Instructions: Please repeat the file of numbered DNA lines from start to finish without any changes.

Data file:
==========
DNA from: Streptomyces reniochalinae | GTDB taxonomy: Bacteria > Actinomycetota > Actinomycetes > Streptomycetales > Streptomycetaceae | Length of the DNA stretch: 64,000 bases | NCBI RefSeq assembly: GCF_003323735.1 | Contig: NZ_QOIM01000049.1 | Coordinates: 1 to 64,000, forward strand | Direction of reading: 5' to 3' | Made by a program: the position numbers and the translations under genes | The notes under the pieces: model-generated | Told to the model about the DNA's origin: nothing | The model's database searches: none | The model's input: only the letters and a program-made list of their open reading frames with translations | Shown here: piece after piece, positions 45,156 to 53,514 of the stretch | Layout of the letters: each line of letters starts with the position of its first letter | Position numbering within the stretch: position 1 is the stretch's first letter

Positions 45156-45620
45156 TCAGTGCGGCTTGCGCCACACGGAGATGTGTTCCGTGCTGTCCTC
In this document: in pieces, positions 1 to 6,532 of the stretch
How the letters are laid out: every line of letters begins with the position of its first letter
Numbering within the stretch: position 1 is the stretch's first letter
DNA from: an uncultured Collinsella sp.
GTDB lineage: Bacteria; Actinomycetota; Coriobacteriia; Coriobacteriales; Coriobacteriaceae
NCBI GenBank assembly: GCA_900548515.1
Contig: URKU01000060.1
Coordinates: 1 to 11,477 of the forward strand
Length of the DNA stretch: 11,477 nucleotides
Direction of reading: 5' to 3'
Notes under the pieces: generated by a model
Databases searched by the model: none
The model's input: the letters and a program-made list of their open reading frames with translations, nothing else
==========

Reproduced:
DNA from: Streptomyces reniochalinae | GTDB taxonomy: Bacteria > Actinomycetota > Actinomycetes > Streptomycetales > Streptomycetaceae | Length of the DNA stretch: 64,000 bases | NCBI RefSeq assembly: GCF_003323735.1 | Contig: NZ_QOIM01000049.1 | Coordinates: 1 to 64,000, forward strand | Direction of reading: 5' to 3' | Made by a program: the position numbers and the translations under genes | The notes under the pieces: model-generated | Told to the model about the DNA's origin: nothing | The model's database searches: none | The model's input: only the letters and a program-made list of their open reading frames with translations | Shown here: piece after piece, positions 45,156 to 53,514 of the stretch | Layout of the letters: each line of letters starts with the position of its first letter | Position numbering within the stretch: position 1 is the stretch's first letter

Positions 45156-45620
45156 TCAGTGCGGCTTGCGCCACACGGAGATGTGTTCCGTGCTGTCCTC
In this document: in pieces, positions 1 to 6,532 of the stretch
How the letters are laid out: every line of letters begins with the position of its first letter
Numbering within the stretch: position 1 is the stretch's first letter
DNA from: an uncultured Collinsella sp.
GTDB lineage: Bacteria; Actinomycetota; Coriobacteriia; Coriobacteriales; Coriobacteriaceae
NCBI GenBank assembly: GCA_900548515.1
Contig: URKU01000060.1
Coordinates: 1 to 11,477 of the forward strand
Length of the DNA stretch: 11,477 nucleotides
Direction of reading: 5' to 3'
Notes under the pieces: generated by a model
Databases searched by the model: none
The model's input: the letters and a program-made list of their open reading frames with translations, nothing else